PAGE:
Today I release a simple Sunday script building on the distant past. How do you sort a list of words in a language you're learning? The easiest order is the order you originally wrote them down in. The second easiest (and probably one of the best orderings) is random. Random ordering removes biases that a human put in and biases the list to another order. If you order your list randomly each time you read from it, you can remove bias.
This is how I ended up trying to learn kanji last year. It didn't go so well. What's wrong with random ordering of a list of words? It provides a test of one's memory. As my memory is not great, the random ordering does not actually solve the problem of memorization. So how does one memorize words? I had quite a bit of success with WaniKani this winter. I learned 85 kanji (that I had already learned on my own) and 184 words based on those kanji in a few months. What does WaniKani do that I didn't do? 1) WaniKani is an SRS. 2) WaniKani has experts to come up with a good set of data about kanji and vocabulary to cement the meaning and readings.
I decided to write my own SRS and it's working poorly. What did I do wrong? I think I need to tune it so that mistakes are punished. One of the things I didn't like about WaniKani was that it punished mistakes by slowing down the learning process. That made it impossible to move on with lower than 100% score on the tests. Eventually one gets 100% since questions answered correctly are removed and the process of memorizing the remaining vocabulary gets easier. Anyway, the results from my SRS shows that removing the punishment part of SRS (on hard kanji that I did not remember on the first go around) results in ~50% successful memory. Is 50% good enough? No.
But I'm not publishing my SRS. I'm not even publishing something that will work on the Japanese language. I'm publishing a script that sorts words by popularity. How? If we have a corpus of legitimate sentences from the target language, we can create a histogram of words. Then we can do a cross-reference with our list of words to get a count for each word. An example makes sense.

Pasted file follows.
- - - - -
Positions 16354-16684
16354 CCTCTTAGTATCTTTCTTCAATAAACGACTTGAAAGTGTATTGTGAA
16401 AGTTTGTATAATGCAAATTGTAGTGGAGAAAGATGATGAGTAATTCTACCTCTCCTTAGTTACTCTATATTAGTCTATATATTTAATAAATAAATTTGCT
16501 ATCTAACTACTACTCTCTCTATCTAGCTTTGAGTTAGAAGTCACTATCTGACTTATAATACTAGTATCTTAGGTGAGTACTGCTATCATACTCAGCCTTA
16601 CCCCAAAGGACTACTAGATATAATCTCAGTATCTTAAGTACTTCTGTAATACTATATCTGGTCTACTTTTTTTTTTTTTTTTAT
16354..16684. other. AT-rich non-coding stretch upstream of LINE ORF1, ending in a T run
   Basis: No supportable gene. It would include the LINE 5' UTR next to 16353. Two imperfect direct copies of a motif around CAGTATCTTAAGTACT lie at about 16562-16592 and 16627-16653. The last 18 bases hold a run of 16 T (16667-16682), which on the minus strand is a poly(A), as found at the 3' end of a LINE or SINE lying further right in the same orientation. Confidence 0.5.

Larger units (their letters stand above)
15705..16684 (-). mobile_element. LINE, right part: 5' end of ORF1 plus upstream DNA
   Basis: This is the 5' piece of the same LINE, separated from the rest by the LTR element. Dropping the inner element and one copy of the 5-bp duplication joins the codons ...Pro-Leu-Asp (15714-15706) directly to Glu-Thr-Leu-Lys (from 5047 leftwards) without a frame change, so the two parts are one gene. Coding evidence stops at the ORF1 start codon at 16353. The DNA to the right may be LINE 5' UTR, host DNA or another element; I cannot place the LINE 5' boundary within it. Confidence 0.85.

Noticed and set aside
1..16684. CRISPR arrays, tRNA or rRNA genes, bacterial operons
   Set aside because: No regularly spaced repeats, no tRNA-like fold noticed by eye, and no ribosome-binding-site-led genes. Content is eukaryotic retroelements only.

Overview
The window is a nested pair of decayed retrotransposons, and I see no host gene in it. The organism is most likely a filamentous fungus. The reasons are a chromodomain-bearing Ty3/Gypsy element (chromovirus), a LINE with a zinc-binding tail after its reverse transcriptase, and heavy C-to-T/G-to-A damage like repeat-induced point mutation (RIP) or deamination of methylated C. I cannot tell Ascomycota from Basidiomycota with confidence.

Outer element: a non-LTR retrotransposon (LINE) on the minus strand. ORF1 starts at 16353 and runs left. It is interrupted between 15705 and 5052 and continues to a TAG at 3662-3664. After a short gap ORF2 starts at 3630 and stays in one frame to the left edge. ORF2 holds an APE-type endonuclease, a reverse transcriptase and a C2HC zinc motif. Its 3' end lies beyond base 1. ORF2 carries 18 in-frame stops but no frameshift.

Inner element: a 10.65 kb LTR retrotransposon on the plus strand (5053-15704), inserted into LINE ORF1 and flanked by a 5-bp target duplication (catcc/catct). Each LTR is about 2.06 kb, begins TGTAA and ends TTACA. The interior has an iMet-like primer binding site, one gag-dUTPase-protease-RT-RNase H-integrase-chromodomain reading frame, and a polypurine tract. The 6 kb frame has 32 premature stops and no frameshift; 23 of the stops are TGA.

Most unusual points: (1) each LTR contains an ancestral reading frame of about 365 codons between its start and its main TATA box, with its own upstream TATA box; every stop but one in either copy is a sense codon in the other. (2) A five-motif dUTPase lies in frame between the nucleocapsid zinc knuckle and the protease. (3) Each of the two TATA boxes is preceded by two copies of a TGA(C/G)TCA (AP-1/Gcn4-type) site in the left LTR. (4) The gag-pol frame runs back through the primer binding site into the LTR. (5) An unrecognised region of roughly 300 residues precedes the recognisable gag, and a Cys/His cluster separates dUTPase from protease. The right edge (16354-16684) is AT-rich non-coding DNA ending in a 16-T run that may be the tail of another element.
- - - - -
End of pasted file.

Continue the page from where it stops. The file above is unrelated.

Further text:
Say you have a book written in Brazilian Portuguese. The histogram of words can be created with my script. The first 8 words in the histogram can be seen below:
139104 de 124121 que 115228 e 109142 o 64106 se 47148 do 46125 não 42648 um
So now we want cross-reference this list with our short list of words we want to learn. My script (just grep) cross-references the list getting the most popular words in the to the top of the list. The first 8 words in the list can be seen below:
3515 porém 2340 fosse 2170 tanto 2072 são 1508 dizia 1431 algumas 1394 força 1387 ar
Does focusing on the most common words in a corpus improve language learning? Maybe. Does it make sense to focus on the bottom of the list? Actually the bottom of the list is more interesting than the top of the list. There are plenty of reasons for a word to not show up in our corpus. Let's take a look at words not found in the corpus:
básica recem paraceu chateado sujeiras for expressou enjoo propugnando submetidas lesivas avaliação esquema cientistas nucleo regionais telefonema tênis planejar
Interesting, right? What is more interesting to me are how few of these words can be found in my english-portuguese dictionary. That's right, we're getting into the nitty gritty of language learning. Compiling resources that make it possible to remember words is the smart way to build a structure by which you can learn. But that is not sufficient in itself. You need motivation, interaction, and a native speaker. Whether that native speaker is speaking to you in lessons, on youtube, or in person, native speakers are critical in language learning. If you're looking for a new corpus of native speakers, I recommend Mozilla Voice.
So portuguese_words is a project I wrote on a Sunday afternoon based on code I wrote 10 years ago which uses the availability of a large Portuguese corpus to sort a list of words I want to learn by popularity.